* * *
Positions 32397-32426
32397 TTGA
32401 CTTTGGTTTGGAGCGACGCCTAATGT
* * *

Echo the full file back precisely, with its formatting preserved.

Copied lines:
Positions 32397-32426
32397 TTGA
32401 CTTTGGTTTGGAGCGACGCCTAATGT